The Tennessee Valley Authority is slashing its workforce at the Bellefonte Nuclear facility in North Alabama. The plant’s reactors have never been completed. And with natural gas prices down and people generally using less power recently, the utility says there’s no need to rush.
Construction on the Bellefonte site began back in 1974. There have been several starts and stops along the way. At one point, TVA even cannibalized useful parts that could be put to work at other plants.
Then in 2011, TVA decided to finally finish Bellefonte, approving nearly $5 billion for the job. Nearly half a billion has been spent on the restart, and TVA spokesman Mike Bradley says the utility is still keeping its options open.
“This action to reduce spending is not the end of the Bellefonte project. It’s just slowing the project down so we can focus on some more near-term priorities.”
The top priority is finishing another stalled nuclear reactor in Spring City, Tennessee. Watts Bar Unit 2 has been plagued with cost overruns and delays. The completion date is now late 2015.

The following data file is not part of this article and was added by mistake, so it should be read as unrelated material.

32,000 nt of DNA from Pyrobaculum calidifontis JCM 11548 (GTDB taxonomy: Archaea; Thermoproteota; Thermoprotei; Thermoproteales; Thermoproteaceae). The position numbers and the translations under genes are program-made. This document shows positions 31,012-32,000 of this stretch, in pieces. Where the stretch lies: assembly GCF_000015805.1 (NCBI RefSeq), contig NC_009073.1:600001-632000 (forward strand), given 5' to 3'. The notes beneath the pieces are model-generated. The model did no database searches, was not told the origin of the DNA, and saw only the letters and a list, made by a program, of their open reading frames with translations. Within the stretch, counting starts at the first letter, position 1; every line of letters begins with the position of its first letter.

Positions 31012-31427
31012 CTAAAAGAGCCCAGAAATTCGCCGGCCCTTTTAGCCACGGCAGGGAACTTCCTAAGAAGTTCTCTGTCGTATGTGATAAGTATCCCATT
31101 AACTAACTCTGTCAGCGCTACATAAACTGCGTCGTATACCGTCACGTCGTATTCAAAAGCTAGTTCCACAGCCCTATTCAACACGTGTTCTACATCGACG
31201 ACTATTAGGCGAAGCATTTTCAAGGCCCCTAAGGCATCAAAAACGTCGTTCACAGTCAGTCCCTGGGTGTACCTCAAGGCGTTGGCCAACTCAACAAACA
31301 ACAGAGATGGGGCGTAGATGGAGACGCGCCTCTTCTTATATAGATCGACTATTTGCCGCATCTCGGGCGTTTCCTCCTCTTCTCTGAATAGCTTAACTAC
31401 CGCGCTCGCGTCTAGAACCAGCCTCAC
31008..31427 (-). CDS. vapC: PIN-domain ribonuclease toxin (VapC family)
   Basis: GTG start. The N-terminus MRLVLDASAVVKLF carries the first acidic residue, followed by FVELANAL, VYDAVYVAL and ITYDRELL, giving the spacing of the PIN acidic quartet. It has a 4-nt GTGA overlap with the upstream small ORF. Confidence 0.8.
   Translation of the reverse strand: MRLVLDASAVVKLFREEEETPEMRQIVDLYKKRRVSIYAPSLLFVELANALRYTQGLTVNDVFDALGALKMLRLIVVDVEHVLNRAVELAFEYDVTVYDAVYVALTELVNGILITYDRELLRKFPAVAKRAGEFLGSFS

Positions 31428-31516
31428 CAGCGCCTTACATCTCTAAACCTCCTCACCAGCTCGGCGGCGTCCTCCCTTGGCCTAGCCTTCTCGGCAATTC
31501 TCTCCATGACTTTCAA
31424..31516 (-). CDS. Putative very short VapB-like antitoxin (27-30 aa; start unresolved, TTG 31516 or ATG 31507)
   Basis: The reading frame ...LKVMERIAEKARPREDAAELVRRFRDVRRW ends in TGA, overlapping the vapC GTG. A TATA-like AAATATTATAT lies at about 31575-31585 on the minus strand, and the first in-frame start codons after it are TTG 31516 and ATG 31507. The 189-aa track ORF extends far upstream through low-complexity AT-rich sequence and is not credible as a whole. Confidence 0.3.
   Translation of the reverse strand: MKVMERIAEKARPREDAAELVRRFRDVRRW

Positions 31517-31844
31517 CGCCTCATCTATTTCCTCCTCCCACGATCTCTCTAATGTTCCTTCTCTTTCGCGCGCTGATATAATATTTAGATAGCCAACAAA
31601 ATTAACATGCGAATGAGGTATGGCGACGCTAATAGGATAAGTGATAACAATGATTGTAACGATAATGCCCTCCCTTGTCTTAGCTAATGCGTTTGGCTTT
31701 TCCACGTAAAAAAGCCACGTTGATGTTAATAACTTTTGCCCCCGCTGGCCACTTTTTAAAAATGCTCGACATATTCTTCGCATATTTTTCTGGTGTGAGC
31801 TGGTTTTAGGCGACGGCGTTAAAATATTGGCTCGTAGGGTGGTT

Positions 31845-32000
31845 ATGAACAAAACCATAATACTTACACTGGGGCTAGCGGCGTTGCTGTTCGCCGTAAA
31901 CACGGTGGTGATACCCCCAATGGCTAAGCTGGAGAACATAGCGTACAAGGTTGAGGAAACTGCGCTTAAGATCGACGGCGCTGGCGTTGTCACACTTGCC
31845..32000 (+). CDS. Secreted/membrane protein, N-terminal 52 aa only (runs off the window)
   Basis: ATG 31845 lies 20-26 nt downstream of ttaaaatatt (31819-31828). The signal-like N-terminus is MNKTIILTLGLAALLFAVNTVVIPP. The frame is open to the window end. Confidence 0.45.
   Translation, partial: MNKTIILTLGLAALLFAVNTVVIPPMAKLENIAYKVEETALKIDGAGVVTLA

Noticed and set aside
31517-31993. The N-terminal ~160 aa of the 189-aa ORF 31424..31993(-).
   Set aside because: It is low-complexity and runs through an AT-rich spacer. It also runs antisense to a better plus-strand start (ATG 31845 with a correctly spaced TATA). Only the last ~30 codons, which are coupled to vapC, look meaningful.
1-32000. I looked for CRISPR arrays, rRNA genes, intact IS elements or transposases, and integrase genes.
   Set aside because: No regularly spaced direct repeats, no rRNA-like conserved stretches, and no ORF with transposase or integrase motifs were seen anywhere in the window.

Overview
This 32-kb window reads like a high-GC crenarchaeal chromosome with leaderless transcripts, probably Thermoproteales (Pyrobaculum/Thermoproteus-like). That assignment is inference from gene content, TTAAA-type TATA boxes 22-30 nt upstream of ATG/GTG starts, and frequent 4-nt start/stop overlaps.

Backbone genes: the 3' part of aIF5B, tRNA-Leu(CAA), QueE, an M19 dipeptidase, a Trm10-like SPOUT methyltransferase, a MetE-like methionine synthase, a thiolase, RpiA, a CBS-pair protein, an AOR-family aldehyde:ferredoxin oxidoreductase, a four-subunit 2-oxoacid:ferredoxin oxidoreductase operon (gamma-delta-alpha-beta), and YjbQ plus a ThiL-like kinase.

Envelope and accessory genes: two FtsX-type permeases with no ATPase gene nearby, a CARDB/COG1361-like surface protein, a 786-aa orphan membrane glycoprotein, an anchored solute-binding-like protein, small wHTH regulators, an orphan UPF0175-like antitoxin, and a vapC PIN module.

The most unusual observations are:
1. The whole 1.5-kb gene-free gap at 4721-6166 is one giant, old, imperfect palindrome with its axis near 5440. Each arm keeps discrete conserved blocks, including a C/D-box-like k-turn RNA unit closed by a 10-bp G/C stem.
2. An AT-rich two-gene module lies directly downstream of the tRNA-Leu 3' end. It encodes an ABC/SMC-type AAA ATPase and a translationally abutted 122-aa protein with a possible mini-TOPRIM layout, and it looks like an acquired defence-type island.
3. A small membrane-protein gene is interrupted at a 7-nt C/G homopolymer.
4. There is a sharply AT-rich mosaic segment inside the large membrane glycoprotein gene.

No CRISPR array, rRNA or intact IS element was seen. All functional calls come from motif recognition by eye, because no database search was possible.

TVA is cutting 400 jobs at Bellefonte and keeping a skeleton crew on site to maintain the aging plant that’s still never generated any power.
Timeline of the Bellefonte Project (courtesy TVA)
1974 — Bellefonte construction permit issued and building begins
1988 — TVA defers construction of Unit 1, then about 90 percent complete
2004 —TVA joins NuStart consortium to demonstrate the Nuclear Regulatory Commission’s new combined construction permit and operating license process
2005 — NuStart picks Bellefonte as site for Westinghouse AP1000 nuclear plant
2009 —NRC reinstates construction permits for Units 1 and 2 so TVA could evaluate the feasibility of completing the units 2010 — TVA board of directors authorizes additional engineering, design and licensing activities and procurement of long lead-time components for Unit 1
2011 — TVA board approves completion of Unit 1 as a 1,260-megawatt Babcock & Wilcox pressurized water reactor